The surf on shore was actually pretty rough for us. The boats had a tough time beaching properly with the surf, and the snorkeling was a little tough, but we tried for a while, and actually just watching the sea lions was very entertaining.
A “wet” landing is where the zodiac boat just drives up to the beach, and you get out in the water. A “dry” landing is where the zodiac takes you to a small pier. For the wet landing, you wear sandals because your feet get wet, but in a dry landing, you can wear walking shoes.
After the beach, our boat drove over to “Kicker Rock”. This is one of the most photographed rock structures in the Galapagos. The clouds opened up just enough for the setting sun the shine perfectly on the rocks for us.
There are lots of different kinds of birds nesting and flying around Kicker Rock. While we were taking pictures, one of our guides noticed a blow spout. There were whales right off our port! Our boat drove closer to the whales, and we could see that there were several of them including one mother and baby. Because of the blow spouts and small back fin, we determined that they were minke whales. This is the first time I have been so close to whales, so it was very exciting!
• Blue footed boobies
• Frigate birds
• Swallow tail gulls
• Minke whales (unusual)
Before dinner, we had a briefing in the lounge about activities for the next day.
Then the captain of the ship came down and introduced the entire crew, and we all had a welcome cocktail. I am not sure what it was, but it was layered red, green, and orange and very tasty.
After dinner, everyone seemed to just head to bed, although one woman the next day told me how beautiful the stars were up on the sundeck.
We booked the Eric/Flamingo/Letty, which are 3 identical boats. We picked this boat company because they have family departures, so we knew that we would have other kids on the boat, and they have special guides and kid-friendly meals. They are 20 passenger boats and only have 8-day itineraries (no stopping to pick up/drop off passengers halfway through, which is nice).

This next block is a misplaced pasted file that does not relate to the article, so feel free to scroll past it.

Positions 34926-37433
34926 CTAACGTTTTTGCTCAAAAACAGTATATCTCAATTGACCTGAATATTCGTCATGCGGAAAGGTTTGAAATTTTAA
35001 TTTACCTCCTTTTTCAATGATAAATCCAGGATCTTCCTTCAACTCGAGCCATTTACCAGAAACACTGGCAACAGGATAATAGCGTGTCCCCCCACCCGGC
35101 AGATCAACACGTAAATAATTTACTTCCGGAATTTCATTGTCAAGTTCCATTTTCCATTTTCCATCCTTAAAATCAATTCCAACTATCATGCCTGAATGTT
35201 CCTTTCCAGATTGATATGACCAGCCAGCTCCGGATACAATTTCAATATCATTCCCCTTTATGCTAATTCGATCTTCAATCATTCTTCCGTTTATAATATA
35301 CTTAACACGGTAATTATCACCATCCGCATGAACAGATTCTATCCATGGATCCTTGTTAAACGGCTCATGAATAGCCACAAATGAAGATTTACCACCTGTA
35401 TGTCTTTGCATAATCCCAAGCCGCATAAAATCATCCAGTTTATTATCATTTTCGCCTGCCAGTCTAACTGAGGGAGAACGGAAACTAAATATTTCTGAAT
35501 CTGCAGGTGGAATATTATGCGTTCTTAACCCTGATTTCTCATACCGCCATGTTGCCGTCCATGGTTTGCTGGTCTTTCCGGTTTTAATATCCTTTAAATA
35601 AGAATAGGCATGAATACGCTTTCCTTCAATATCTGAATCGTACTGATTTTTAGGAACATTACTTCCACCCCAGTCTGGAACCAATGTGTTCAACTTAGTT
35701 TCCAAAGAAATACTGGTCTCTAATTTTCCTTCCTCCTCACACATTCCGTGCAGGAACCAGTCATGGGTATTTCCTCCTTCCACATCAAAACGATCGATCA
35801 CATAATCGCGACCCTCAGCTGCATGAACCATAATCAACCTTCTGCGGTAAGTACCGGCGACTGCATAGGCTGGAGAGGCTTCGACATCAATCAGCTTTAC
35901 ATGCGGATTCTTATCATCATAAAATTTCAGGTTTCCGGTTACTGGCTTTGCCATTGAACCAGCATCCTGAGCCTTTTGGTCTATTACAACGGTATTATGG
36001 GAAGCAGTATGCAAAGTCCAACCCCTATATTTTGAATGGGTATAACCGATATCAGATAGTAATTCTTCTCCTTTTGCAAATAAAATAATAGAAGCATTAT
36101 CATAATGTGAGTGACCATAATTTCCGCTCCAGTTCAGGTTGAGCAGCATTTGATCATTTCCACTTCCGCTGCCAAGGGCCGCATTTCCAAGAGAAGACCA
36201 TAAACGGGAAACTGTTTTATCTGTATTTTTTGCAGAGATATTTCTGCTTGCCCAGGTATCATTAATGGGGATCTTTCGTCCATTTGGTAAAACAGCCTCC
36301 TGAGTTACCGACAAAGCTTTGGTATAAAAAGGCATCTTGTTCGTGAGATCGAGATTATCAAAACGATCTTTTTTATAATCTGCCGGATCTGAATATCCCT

On our boat, the Flamingo, there are 4 decks. Our cabin was on the bottom deck (Iguana), the dining area, lounge, kitchen, and a couple of cabins were on the next deck (Boobie), the nicest rooms and the bridge were on the higher deck (Dolphin), and then there was a sun deck up top.
Our cabin was a triple, so it had 2 lower bunks and 1 upper bunk. There were only 2 small windows in the cabin (by the upper bunk, so my son immediately chose his bunk!), and 1 small window in the bathroom. There was a closet, 3 drawers under the lower bunks, and an overhead storage area. I felt like there was quite a bit of room for everything considering the tight quarters.
The cabins on the upper decks had large picture windows, but otherwise didn’t seem much bigger. The cabins on the Boobie deck only had 1 bed for 2 people, but it was not even a double bed size.
The bathroom was not a bad size for on a boat. The showers had a shampoo/conditioner/soap dispenser as well as a mirror and a clothes line. The bathroom also had a hair dryer. They gave us 3 bathroom towels (white) and 3 beach towels (green). On the boat, no paper products get flushed down the toilet – yes, that means toilet paper, which goes into a special trash can next to the toilet.
The lounge has a library of Galapagos books, reading books, games, TV, and DVD’s.
There was a full bar, which also had drinking water and a selection of candies. Our margarita tasted a little strange, so we stuck to Chilean wine after that.
There was cell coverage in certain areas of the islands. The crew can tell you where. There was Internet coverage in the bay at San Cristobal and Santa Cruz.
It was chilly in the morning in Quito, but I knew that it would be hot in the Galapagos, so I wore my zip-off pants, a tank top, and a warm long-sleeve shirt to the airport. Once we arrived in the Galapagos, I was down to my tank top and zipped off my pant legs.
It was still warm in the evening, so people wore shorts, crop pants, or long pants with short sleeved shirts. No jacket or cover-up was needed.
We didn’t have time for breakfast at the hotel, so we ate at the coffee shop in the airport. I thought the fruit/yogurt/granola was great. My husband thought the egg sandwich was fine, but my son passed on his ham and cheese sandwich. The coffee was strangely sweet.
There is actually enough food on the airplane rides for breakfast, they just come so late that it is hard to wait….
Dinner on the boat was a choice of shrimp, or chicken with white sauce, with vegetables and rice. Both were excellent. Dessert was strawberries with a yogurt crème sauce. My son ate his and half of mine.